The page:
This project redefines and reinvents what airports are all about. The future airport facilities are fantastic to match, if not a little bit over the top. The airport of the future has a Waterfall, of course. The Jewel is a vast, 10-story complex in the middle of Singapore Changi Airport. The Jewel, to be built at the heart of Changi Airport and connected to Terminal 1 via an expanded Arrival hall and Terminals 2 and 3 by pedestrian bridges, is scheduled for completion by late 2018. When completed, its central “Forest Valley” will woo travelers with tiers and tiers of “verdant” plants, waterfalls, ponds, and terraces that surround luxury shops and fine dining restaurants.
Construction has just begun on architect Moshe Safdie’s lush, expansive greenhouse space at Singapore’s principal airport. Measuring over 1.4 million square feet, the garden space, known as Jewel Changi Airport, will feature winding nature trails and recreation and dining areas. At the center of the expansive glass dome that encloses the garden is a spout pouring a roaring 131-foot-tall waterfall called the “Rain Vortex.” The waterfall’s output is recycled for use throughout the building, and the cascading stream is lit up at night.
China Southern Airport City
Planning for the land, not despite it, China Southern Airport City will revolutionize the concept of master planning. This one-of-a-kind airport city designed by Woods Bagot includes the headquarters for airline China Southern and all the infrastructure needed to foster and grow their ever-expanding business. The master plan organizes the neighborhoods into three precincts. Business, cultural, and entertainment uses, as well as Southern Airlines University, defines the central precinct, creating a distinct heart that bridges the highway.
Derived from the natural layout of the intended site and Chinese tradition, the masterplan uses the natural bend in the Lui Xe River to help determine a defined center point for the project, a grand ‘ring’ as seen from above. The China Southern Headquarters is the central heart of the ring, which radiates the spirit of life toward the west and east sites.
South Korea’s New Sustainable City Inside An Airport
The first thing to understand about this South Korean airport is that it’s not comparable to an American airport. It is a behemoth, like many airports in Asia. People apparently love giant airports; for the past eight years, the Airports Council International has selected Incheon as the best airport in the world. “We were dealing with one million square feet as a starting point, and getting two million square feet in the U.S. is pretty extraordinary,” says Keith Thompson, a principal at Gensler.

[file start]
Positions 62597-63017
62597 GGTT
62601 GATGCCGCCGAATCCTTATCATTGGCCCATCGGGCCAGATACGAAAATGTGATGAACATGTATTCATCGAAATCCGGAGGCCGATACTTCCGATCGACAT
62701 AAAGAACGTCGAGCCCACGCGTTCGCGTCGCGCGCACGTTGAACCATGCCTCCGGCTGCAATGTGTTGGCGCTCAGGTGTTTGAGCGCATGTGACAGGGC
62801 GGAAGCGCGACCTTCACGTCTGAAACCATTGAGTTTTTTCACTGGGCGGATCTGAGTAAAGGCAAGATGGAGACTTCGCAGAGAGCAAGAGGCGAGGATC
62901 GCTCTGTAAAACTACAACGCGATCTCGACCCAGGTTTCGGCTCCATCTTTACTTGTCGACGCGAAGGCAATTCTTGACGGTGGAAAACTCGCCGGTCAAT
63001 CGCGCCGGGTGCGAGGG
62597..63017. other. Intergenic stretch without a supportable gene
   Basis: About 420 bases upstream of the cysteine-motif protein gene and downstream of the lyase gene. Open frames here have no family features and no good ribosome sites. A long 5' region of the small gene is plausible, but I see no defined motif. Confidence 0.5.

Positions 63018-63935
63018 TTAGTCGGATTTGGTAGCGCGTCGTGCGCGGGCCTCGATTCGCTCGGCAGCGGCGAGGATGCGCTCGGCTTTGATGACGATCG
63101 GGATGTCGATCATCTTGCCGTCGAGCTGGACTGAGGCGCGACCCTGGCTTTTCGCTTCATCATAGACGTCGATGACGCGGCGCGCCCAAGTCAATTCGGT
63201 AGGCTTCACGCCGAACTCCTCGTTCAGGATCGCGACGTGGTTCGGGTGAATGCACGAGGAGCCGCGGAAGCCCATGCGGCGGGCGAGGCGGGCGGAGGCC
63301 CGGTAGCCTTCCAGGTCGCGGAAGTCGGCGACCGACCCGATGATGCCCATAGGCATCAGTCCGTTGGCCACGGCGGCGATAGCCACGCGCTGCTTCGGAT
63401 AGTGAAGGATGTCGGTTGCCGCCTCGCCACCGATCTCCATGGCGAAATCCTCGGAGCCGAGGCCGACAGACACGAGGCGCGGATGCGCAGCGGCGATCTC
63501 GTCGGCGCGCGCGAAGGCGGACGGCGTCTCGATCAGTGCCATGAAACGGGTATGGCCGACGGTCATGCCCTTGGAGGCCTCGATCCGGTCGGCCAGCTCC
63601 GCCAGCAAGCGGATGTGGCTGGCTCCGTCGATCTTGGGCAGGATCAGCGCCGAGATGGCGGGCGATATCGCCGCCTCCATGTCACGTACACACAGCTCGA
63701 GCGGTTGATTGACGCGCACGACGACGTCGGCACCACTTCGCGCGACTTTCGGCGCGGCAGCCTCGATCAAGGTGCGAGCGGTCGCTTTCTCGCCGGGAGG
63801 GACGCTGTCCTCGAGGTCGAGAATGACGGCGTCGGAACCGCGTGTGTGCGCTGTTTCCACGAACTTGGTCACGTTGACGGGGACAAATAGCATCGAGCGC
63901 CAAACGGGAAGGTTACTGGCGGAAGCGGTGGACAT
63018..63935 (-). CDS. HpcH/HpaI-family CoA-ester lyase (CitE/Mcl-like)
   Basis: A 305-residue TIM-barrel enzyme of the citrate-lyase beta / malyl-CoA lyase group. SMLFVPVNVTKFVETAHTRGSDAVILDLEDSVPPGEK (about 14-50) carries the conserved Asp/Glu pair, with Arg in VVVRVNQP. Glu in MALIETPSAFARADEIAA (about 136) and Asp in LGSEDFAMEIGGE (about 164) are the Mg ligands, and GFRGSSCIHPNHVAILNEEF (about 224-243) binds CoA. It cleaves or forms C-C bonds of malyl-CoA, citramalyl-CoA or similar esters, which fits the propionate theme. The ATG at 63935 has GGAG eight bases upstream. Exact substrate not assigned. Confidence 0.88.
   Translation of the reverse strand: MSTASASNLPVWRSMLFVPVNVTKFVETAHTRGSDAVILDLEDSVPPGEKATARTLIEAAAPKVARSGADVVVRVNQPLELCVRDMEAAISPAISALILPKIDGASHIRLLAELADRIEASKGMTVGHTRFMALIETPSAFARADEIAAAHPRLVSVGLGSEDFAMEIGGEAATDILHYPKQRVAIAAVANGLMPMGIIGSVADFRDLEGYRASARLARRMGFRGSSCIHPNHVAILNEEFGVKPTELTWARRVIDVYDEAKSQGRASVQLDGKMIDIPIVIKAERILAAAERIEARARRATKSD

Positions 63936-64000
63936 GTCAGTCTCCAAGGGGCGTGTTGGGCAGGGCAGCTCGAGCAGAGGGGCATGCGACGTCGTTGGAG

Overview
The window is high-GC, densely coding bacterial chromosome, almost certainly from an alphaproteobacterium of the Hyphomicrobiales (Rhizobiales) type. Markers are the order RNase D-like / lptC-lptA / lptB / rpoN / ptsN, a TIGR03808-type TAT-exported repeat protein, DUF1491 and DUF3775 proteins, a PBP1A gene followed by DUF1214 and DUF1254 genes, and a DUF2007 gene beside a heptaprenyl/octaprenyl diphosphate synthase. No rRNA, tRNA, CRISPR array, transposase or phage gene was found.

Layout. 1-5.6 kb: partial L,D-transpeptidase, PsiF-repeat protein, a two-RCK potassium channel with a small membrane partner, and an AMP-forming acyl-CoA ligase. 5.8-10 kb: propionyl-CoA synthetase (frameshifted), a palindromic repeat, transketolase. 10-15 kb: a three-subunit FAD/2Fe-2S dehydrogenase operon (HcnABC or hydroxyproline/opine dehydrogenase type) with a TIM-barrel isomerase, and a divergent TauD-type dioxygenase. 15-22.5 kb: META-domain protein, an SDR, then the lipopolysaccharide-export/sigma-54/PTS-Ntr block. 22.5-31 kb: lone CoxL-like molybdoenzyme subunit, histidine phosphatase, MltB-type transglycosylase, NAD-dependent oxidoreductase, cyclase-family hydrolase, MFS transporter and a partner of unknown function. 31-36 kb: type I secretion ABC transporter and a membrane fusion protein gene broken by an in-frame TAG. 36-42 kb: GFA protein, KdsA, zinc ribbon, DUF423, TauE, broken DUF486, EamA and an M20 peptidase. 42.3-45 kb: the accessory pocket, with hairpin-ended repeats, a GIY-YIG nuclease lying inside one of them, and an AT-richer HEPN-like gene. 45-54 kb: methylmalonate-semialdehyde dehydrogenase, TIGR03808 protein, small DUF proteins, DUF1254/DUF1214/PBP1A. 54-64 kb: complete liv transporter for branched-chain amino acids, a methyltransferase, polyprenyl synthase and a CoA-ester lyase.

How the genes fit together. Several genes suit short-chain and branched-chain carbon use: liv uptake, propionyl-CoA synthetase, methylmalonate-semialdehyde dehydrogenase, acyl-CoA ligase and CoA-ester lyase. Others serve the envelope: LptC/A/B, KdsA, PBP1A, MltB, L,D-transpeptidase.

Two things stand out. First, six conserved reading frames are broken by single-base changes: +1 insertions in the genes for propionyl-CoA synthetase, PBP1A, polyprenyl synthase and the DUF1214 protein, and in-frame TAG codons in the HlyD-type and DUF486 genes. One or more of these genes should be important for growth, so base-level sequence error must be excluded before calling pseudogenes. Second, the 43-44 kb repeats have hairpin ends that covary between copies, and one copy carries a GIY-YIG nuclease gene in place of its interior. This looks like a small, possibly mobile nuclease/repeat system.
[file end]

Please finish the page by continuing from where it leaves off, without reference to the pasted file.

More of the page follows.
Integrating sustainable elements into Incheon wasn’t easy. Unlike office buildings, airports are energy intensive for 24 hours a day, have large floor areas, are they’re sprawling, and windows generally can’t open. An airport the size of Incheon also produces as much trash as a city.
A New Vision For Floating Airports Positions London For Future Challenges
The proposed airport would float on the waters of the Thames Estuary, minimizing disruption to London residents, allowing the capital to expand beyond its land-locked airports, and offering global travelers a European hub airport able to operate around the clock. “To match the immense demands on the U.K.’s outdated airport infrastructure, we must take a completely new approach.”
The proposed vision comes when skies across the world are becoming increasingly overcrowded. In Europe, at least 7,000 additional commercial jets will be flying the skies by 2030, according to Eurocontrol. Figures from the U.K.’s Department of Transport indicate that if capacity could be provided in the southeast of England, passenger numbers could increase from 127 to 300 million per annum by 2030.
The proposed airport would generate power from marine turbines situated along the floating runways, harnessing wave energy to offset airport energy use. A floating airport would provide a reef-like environment conducive to marine life. Runways would be tethered to the seabed and the floating concourse to minimize environmental disruption. [more info here]